I love fan fiction.
Actually, if technically you assumed I’m totally and completely addicted and obsessed, you’d be closer to the truth. I like many of the stories I’ve read better than the original work that inspired them.
It started with a vampire named Eric Northman, and a little fairy hybrid that made his silent heart flutter. Then the author pulled a shotgun loaded with silver shrapnel from under her petticoats and killed everything she’d set up over the last decade and proceeded to skate around in the bloody guts of my allegiance whilst singing “It’s Raining Men.” (Yeah, SVM fans, you know what I’m talking about. Your guts were there too.) Thirteen years of story… bombed with a wish.
Not that CH hadn’t upset me many times before, she had. Masterfully crafted characters were suddenly different from one book to the next, with blatant contradictions to previous books thrown in whenever it suited the new one, but one thing remained constant: Eric Northman was an incredible character. I still can’t decide if it was a fluke, or skill, but the nuances enraptured me.
So after After Dead, I was reading reviews on Amazon just to confirm that others were as outraged by the waste of time and money that the series devolved into (I’m not a bitter or angry person, but reading is my favourite and… just, no, Charlaine Harris, no,) when I came across a review with brilliant things to say about the series, and a recommendation for a fan inspired re-work of the series’ end called Dead on the Crossroads, by GoddessD.
Now, I’ve had theatre friends reading and loving Twilight and Harry Potter fanfic for years, but since vampires don’t sparkle in the sun (they burn! come on now!) and HP is so sacred a work in my life that I’ve needed to ink its importance into my skin in a permanent way, fanfic was always a step too far in my snobby-literature-needs-a-proper-publisher brain.
But. I. Was. WROOOOOONG. Wrong, wrong, wrong, wrong, wrong, and I have zero problem saying it.
Reading Dead on the Crossroads changed the game completely. I was hooked. Blown away by the underground talent. It felt like the first time someone played me music by my favourite inde rock band. I couldn’t believe how raw and powerful it could be. Popularity didn’t matter, what mattered were the themes explored. And they could make me think and stay with me for days!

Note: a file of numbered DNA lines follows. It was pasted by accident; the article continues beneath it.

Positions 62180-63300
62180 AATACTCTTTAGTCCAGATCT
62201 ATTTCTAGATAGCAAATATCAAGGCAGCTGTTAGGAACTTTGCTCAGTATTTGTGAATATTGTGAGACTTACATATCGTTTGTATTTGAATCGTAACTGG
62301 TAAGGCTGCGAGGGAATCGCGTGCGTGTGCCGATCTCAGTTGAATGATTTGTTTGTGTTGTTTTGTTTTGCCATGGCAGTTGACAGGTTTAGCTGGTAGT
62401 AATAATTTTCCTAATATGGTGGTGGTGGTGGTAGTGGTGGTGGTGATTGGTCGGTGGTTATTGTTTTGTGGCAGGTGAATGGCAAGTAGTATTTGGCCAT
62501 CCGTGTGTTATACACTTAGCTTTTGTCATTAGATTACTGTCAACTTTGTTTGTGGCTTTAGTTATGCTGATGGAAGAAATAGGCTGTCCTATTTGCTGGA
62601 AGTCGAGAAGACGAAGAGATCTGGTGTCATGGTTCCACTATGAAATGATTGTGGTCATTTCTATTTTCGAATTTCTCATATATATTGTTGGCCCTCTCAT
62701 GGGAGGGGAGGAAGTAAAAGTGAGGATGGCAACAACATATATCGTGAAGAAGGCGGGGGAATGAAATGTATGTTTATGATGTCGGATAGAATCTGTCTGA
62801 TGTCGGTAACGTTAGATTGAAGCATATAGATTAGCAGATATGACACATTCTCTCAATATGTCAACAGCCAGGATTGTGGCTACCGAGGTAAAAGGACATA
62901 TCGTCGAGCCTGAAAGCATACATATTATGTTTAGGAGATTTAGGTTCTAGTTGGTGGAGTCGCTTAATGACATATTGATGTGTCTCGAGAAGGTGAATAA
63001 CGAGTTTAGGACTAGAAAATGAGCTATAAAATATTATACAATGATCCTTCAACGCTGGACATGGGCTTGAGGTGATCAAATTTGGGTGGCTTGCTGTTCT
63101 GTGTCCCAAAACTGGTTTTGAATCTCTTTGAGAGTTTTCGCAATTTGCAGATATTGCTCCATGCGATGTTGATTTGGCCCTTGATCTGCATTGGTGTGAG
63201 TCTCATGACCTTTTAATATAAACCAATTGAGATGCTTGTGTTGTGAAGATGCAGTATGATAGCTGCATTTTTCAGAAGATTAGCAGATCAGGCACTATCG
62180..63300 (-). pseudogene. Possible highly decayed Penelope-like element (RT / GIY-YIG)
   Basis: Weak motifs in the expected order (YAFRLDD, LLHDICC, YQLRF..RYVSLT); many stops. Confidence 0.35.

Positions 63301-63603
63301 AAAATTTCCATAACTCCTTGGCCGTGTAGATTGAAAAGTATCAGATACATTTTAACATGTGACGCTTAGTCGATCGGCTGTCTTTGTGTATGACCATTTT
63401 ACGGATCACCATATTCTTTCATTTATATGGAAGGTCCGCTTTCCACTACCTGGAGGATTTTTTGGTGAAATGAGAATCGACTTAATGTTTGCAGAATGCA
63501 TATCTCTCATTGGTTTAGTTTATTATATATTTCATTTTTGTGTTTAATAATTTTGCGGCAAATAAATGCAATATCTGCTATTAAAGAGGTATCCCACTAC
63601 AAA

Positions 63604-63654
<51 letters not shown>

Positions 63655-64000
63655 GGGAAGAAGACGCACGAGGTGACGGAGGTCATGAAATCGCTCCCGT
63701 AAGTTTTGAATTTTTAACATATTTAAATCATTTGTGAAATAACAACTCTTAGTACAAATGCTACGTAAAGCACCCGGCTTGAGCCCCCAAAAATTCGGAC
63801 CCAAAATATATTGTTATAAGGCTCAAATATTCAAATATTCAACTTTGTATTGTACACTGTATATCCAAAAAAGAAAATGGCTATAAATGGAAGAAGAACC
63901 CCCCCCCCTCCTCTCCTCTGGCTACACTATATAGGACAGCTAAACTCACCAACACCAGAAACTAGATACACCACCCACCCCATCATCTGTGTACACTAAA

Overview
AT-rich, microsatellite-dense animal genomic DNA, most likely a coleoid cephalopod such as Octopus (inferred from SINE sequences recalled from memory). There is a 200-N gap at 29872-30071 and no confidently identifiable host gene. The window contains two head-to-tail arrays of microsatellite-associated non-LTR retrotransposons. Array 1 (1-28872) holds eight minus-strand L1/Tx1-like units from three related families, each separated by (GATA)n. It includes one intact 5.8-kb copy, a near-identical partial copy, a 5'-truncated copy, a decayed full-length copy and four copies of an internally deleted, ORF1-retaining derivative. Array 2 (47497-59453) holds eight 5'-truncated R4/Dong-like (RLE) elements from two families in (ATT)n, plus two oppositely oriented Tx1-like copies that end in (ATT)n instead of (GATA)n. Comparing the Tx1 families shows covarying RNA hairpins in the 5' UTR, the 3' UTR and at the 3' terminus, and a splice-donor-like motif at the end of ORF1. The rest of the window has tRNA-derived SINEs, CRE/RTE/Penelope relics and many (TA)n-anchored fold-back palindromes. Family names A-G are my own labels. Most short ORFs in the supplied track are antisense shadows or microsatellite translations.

Maybe it was a ‘right head-place at the right time’ since my disappointment with CH was bordering outrage and Winds of Winter wouldn’t be out until, well, whenever George RR Martin puts it out, and I’d literally gone through every book I owned at least twice (including the bedside stack of ‘I want to read these because they cost next-to-nothing at the used book shop,’) but after I flew through that first one, I found myself greedily devouring more and more and more, branching into other genres and fandoms until I felt an urge that I tried for many years of late to ignore.
I had my own story to tell.
Strike that. I had a story to tell about characters that were not my own. First time ever that’s happened to me!
Again, I rebelled. I couldn’t write fan fiction! Nooooo. I had at least four other unfinished novels or scripts on my hard drive that had been neglected for years. If I started an EN story, I’d never finish it anyway, so what was the point? And work often saps my creativity with its demands on my muse and the drudgery of nit-picking grammar; history would only repeat itself and why would anyone want to read my writing anyway? I’m no one. I don’t have a body of existing work that others love, nor am I socially active or connected on FF forums. Even if I told my story, no one would care.